May 21, 2015: Spinal stenosis is a degenerative disease that causes a narrowing within vertebrae of the spinal column that results in pressure on the spinal cord. And while it may sound like a serious problem in need of an invasive medical procedure (such as surgery), a recently published study in the Annals of Internal Medicine suggests that surgery should be considered only when other more conservative treatments, such as physical therapy, fail.
In this episode, we’ll talk to one of the authors of the study, physical therapist Anthony Delitto, PT, PhD, FAPTA, about treatment for lumbar spinal stenosis and what patients need to know about options to avoid going under the knife.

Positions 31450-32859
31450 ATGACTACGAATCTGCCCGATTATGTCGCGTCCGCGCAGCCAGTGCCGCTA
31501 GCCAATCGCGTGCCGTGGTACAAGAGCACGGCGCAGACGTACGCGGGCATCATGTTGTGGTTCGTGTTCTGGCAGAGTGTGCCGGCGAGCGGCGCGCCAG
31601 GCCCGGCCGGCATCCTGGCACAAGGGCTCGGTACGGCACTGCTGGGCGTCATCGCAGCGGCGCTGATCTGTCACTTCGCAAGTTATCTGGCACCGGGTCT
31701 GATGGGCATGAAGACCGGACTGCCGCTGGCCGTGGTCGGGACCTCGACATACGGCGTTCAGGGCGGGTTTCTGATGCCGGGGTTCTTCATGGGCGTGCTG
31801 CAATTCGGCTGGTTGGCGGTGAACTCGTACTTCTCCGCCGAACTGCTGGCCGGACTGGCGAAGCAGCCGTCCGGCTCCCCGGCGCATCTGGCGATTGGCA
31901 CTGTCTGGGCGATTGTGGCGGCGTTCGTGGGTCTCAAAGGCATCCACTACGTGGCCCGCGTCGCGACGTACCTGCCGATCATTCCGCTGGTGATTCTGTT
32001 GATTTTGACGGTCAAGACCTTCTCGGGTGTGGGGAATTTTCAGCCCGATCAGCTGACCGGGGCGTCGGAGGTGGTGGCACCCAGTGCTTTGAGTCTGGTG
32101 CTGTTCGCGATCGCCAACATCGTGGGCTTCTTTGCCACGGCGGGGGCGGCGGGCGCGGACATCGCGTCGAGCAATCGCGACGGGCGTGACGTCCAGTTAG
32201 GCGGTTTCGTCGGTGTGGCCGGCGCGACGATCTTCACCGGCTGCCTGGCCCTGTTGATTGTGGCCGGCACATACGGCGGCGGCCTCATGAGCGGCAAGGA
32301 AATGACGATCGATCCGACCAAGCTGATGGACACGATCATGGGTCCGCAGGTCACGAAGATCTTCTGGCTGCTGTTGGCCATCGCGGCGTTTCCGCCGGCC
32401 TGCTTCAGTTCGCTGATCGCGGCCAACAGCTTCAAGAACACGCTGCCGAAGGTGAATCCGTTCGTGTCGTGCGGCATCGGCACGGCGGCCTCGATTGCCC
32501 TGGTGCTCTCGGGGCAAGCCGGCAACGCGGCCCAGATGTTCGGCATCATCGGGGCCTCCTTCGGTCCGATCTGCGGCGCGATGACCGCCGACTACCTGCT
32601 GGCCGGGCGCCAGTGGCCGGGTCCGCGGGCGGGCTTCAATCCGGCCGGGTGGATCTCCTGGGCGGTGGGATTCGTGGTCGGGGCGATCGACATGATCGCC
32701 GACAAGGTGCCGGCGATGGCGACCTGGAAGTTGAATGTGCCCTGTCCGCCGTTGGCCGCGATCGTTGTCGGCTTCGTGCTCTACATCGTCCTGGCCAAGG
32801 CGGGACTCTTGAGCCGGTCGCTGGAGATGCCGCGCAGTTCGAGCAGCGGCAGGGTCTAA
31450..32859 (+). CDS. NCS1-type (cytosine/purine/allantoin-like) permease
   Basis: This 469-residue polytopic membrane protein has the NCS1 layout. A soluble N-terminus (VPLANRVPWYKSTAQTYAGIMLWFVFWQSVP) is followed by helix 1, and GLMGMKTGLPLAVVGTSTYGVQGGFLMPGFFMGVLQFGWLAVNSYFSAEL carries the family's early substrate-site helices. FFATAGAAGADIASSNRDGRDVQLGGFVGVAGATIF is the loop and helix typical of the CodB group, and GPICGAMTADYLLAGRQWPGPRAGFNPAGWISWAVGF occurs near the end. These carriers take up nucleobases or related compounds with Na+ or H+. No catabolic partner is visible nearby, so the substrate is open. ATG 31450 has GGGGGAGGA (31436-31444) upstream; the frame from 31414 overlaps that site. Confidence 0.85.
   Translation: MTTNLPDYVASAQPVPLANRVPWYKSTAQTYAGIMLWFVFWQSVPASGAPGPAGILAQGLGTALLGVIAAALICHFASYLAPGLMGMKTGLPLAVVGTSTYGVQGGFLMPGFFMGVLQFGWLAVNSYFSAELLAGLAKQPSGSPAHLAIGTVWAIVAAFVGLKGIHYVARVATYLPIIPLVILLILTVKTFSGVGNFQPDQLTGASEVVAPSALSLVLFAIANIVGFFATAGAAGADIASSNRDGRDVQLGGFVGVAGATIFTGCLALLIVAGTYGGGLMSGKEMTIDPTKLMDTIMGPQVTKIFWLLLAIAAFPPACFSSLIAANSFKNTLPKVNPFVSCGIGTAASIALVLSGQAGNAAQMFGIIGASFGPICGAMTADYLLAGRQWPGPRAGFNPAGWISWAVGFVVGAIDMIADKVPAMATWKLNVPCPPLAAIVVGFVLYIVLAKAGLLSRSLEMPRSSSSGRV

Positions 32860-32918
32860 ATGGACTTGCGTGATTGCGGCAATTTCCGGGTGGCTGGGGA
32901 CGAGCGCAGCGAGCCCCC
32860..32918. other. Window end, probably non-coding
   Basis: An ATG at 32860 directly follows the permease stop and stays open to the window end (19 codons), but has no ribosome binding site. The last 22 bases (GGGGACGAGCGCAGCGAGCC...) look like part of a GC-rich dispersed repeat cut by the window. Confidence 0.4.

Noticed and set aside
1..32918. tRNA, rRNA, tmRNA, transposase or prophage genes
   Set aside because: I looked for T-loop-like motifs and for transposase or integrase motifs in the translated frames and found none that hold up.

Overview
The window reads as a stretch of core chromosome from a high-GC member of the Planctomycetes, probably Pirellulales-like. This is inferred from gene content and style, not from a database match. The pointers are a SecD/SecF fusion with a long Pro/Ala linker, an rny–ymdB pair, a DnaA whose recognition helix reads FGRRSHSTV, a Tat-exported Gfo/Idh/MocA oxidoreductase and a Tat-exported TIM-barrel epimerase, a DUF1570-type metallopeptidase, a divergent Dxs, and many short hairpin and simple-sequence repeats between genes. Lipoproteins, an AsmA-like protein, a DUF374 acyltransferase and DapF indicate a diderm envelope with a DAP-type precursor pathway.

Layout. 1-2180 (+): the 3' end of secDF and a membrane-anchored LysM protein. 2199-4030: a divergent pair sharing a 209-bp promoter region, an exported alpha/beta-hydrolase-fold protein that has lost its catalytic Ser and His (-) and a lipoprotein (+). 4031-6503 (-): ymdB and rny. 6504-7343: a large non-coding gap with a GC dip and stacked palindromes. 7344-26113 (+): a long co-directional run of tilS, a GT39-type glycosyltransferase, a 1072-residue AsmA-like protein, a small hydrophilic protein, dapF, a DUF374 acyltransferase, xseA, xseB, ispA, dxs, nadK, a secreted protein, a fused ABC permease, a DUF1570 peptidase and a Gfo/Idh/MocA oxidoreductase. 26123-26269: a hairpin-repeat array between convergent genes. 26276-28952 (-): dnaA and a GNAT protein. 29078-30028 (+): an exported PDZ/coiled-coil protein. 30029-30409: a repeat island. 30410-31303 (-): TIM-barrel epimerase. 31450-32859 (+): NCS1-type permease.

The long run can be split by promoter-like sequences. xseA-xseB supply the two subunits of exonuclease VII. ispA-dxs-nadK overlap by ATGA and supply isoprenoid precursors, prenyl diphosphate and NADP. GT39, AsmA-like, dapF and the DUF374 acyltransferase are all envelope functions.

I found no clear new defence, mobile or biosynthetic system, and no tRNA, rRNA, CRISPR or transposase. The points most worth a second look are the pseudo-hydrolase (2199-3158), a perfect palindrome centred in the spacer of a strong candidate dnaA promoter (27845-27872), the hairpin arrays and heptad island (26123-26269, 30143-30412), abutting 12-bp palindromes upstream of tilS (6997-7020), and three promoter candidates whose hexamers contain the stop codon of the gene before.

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Anthony Delitto, PhD, PT, FAPTA, is a professor and chairman of the Department of Physical Therapy and associate dean for Research at the Centers for Rehab Services at the University of Pittsburgh, School of Health and Rehabilitation Sciences (SHRS), as well as the Vice President for Education and Research. He has won numerous physical therapy-related awards, and delivered a keynote speech at the 2007 World Confederation of Physical Therapy conference. Delitto also actively treats people with musculoskeletal disorders, and his current research is focused on translating classification and treatment effectiveness into quality improvement and value-based insurance design. He is also conducting trials in exercise interventions for people with Parkinson’s disease.